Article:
People like Ruth M. Bancewicz, Dean Radin PhD from The Institute of Noetic Sciences, and Dr. Masaru Emoto offer us some curious possibilities into scientific metaphysical studies.
Emoto studied water crystals and determined that water which received positive intent / prayer / affirmation created crystals that were more organized and beautiful than those which received no intent or negative intent. In other words: prayer makes things prettier.
Both on his own, and piggy-backing off of Emoto's research, Radin has done many metaphysical studies. One of them even led to creating a brand new kind of chocolate – "Intentional Chocolate."
Their work is interesting in that it has attracted both believers and critics. Critics have pointed out both flaws in process as well as their seeming inability to have other peer-reviewed studies make it to the mainstream.
The believers do things like make mugs and shirts with inspirational messages on them. :)
In the future, we plan to have scientific studies conducted on our coffee cups. Do they –statistically speaking– have any impact (positive or negative) on the liquids placed inside?
When that time comes, we will hire multiple independent research teams to conduct the research. We want the believers to study this. We want the skeptics to study this. We want the truth.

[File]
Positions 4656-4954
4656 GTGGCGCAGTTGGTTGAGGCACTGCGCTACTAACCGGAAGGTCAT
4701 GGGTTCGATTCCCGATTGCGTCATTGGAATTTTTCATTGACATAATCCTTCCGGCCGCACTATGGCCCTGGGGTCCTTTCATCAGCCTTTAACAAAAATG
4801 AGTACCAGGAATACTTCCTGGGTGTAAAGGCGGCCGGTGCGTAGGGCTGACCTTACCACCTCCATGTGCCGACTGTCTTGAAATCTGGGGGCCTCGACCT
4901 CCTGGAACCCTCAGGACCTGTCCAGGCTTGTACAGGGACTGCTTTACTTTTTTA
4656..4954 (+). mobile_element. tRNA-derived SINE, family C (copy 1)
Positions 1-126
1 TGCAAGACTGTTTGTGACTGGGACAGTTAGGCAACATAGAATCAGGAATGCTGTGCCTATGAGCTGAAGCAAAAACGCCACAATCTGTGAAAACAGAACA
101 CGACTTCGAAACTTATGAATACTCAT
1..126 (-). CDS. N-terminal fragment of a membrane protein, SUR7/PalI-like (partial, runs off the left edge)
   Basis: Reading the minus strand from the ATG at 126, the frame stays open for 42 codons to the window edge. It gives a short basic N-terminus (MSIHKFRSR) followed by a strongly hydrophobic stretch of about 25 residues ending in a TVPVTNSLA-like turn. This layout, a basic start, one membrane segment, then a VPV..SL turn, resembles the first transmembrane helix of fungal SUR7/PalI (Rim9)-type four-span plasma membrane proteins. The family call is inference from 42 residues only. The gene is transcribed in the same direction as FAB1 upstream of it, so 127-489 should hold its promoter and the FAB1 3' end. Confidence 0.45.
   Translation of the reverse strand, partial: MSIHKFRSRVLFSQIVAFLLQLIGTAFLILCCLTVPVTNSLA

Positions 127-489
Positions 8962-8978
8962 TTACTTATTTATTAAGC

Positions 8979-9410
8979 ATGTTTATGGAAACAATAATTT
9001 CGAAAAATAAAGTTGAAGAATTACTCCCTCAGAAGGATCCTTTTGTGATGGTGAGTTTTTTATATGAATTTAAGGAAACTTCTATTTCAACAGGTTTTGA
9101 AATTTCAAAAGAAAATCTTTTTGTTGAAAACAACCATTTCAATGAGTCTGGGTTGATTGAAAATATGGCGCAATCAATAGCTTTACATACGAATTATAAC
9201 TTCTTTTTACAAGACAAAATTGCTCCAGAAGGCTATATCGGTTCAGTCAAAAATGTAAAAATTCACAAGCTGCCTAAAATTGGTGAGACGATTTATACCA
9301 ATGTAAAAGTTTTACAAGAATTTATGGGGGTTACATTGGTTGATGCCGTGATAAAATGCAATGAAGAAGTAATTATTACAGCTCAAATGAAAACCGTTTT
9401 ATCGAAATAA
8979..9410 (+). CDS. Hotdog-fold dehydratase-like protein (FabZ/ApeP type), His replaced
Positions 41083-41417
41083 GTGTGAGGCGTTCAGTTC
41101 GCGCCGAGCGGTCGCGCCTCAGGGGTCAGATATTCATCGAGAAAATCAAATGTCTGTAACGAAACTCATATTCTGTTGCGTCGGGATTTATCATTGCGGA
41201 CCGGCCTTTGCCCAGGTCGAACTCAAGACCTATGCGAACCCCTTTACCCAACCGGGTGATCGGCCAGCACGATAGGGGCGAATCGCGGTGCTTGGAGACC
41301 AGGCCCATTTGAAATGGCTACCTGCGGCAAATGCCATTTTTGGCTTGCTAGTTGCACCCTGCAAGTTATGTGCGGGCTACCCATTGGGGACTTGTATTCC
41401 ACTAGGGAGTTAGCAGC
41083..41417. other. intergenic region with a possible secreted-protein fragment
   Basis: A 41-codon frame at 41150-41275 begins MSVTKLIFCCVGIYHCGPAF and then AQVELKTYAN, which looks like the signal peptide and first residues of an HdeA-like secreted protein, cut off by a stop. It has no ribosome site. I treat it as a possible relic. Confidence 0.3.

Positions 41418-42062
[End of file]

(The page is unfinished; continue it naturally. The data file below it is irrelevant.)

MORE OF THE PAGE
This is something even Hart agrees with when he closes his blog post with this quote:
"Critical thinking and curiosity are essential to scientific research and there are no substitutes."When it comes to scientific research, there truly are no substitutes. Yet still, we can't ignore the reality that belief and observation do affect the outcome of experiments.
The interesting thing to remember (in this context) is that when we bring the observer effect into view...
No matter what we believe – we're usually going to be right.And while we here at The Miracles Store do absolutely believe that miracles and metaphysical happenings should be studied (by people of all ranges of beliefs), all of that discussion is still a distraction from the most important reason why the store exists:
Studies after studies, in peer-reviewed and well-respected scientific journals, have shown that positive thinking does create positive results in our lives. It shows that our minds and bodies are impacted by the messages we receive from our environment.
The words, sounds, the news and media, the teachers and authority figures, our parents – it all contributes to the messages we take in about ourselves and what we perceive about the world. They even affect our physical health and wellness (or lack thereof).
So what our products are really here to do...
Is to help you focus on the good things in life. We're here to help you remember that you can take positive actions and see positive results in your life.
Most importantly, our products exist to support you in feeling great and spreading positivity in the world.
We believe that's something that almost everybody can agree is a good thing – regardless of whether or not they believe in miracles. :)